African Swine Fever (ASF)

African swine fever seems to be a never ending hot topic. Reports suggesting that over half the breeding population has been wiped out in China, it would not be unreasonable to assume that it will also cause some more major issues in Eastern Europe. This will present the UK with an opportunity to tap into these markets and hopefully ensure a good price for our product for the foreseeable future.

However, the disease also poses a threat to the UK.

Our current threat level is “Medium”, which is the highest without actually detecting the disease in this country. The impact of the disease reaching the UK would be catastrophic. The pig sector would immediately lose the ability to export pigmeat to China (a market currently worth £93 million per annum). Pig farms designated within control zones would also lose all ability to trade pigs and pigmeat. Depending on the scale of the outbreak, large areas of the countryside would need to be shut down in an attempt to control the disease, affecting not only pig farmers but also the many local businesses reliant on tourism.

As an industry we need to be vigilant and do everything within our power to keep the disease out. The Pig Veterinary Society is campaigning for increased presence of information at ports and airports. Ignorance of the public is certainly a big risk; there has been an incidence where a Spanish pig building manufacturer sent a ham as a Christmas gift to the customer’s pig farm address…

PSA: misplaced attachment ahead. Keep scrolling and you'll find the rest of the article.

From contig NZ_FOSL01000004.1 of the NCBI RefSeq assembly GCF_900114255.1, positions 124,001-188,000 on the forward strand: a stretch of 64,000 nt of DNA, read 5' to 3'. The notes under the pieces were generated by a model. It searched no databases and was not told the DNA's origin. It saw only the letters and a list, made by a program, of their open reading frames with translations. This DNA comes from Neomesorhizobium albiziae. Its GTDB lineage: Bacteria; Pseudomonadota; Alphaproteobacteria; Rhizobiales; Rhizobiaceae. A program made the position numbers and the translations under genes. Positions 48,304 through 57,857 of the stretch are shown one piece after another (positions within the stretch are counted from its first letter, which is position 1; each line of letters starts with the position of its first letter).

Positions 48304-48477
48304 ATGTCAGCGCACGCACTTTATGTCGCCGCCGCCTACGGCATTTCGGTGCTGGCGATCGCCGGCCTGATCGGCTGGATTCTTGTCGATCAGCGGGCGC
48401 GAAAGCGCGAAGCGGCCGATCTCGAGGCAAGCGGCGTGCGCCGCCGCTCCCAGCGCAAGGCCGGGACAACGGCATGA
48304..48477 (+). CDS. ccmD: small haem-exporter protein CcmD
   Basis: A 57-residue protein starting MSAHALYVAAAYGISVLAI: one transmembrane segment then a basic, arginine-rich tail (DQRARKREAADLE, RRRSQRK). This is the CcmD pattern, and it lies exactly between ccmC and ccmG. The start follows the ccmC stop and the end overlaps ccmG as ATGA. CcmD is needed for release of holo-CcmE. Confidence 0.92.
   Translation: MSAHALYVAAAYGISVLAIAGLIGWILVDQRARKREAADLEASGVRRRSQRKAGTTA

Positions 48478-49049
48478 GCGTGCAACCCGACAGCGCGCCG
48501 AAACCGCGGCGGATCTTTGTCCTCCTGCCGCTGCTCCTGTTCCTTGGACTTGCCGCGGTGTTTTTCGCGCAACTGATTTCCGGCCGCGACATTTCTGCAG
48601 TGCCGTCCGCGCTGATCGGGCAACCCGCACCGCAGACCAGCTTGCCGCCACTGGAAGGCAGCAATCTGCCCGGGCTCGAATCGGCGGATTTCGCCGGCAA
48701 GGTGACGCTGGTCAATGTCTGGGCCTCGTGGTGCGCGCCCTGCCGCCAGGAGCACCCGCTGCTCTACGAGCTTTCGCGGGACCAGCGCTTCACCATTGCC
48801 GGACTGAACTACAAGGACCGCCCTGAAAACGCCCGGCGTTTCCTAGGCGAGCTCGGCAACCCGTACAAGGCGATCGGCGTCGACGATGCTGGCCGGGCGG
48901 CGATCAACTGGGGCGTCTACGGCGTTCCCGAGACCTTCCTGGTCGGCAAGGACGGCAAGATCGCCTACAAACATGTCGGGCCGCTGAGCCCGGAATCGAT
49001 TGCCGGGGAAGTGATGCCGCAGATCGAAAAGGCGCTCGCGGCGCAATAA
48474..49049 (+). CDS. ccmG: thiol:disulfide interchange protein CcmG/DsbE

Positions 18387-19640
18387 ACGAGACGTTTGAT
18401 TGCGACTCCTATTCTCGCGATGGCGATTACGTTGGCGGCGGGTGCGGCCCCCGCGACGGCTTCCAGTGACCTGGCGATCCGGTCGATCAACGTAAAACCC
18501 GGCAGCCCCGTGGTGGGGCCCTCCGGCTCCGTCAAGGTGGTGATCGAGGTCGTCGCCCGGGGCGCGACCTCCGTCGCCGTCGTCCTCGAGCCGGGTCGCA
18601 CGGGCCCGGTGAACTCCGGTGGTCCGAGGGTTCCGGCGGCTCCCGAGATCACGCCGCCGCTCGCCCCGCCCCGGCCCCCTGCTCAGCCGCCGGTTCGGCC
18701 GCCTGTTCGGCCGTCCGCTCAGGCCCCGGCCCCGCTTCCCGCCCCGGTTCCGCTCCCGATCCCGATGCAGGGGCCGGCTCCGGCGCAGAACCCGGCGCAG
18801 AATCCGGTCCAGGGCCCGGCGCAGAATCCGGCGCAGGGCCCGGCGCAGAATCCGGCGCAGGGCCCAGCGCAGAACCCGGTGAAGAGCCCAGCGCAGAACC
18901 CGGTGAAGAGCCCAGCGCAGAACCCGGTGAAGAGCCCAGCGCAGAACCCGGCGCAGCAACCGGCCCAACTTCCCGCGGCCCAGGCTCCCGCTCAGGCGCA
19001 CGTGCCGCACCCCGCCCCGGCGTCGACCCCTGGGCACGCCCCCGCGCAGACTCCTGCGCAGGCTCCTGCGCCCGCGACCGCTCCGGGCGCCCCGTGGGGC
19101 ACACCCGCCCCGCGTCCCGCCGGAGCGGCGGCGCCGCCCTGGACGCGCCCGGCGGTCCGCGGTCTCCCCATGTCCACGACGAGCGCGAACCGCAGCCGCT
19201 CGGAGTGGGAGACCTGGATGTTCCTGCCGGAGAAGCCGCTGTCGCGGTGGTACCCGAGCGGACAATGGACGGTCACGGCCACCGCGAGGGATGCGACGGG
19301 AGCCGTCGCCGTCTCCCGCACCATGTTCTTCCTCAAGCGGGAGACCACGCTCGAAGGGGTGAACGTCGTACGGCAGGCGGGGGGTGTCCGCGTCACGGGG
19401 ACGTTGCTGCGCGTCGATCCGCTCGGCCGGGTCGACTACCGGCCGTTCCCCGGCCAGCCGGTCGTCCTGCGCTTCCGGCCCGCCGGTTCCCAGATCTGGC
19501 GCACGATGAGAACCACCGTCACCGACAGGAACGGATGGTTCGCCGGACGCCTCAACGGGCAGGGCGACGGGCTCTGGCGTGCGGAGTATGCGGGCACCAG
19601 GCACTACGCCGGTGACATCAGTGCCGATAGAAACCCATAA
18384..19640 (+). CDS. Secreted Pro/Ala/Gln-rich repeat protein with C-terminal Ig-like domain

ASF can be spread by:

  • Pigs eating contaminated pigmeat or meat products.
    • This is the largest threat for the UK. Dried pork products from Eastern Europe, travelling with individuals who work in the UK.
  • Direct contact with infected pigs, faeces or body fluids.
  • Indirect contact via equipment, vehicles or people who work with pigs moving between pig farms with ineffective biosecurity.
    • These will be more significant should ASF reach the UK. There is a small risk from wild boar hunters returning from Europe.
  • Soft ticks of the genus Ornithodoros.

It can survive for long periods outside of a living animal:

  • 11 days in faeces held at room temperature
  • 70 days in blood on wooden boards
  • 15 weeks in putrefied blood
  • 150 days in boned meat held at 4 degrees C
  • 140 days in salted dried hams
  • 18 months in pig blood held at 4 degrees C
  • 1,000 days in frozen meat

As you can see, and following outbreaks globally, it is an extremely tough disease to get rid of once it takes hold. Prevention, in this case, is certainly better than cure. Because there isn’t one!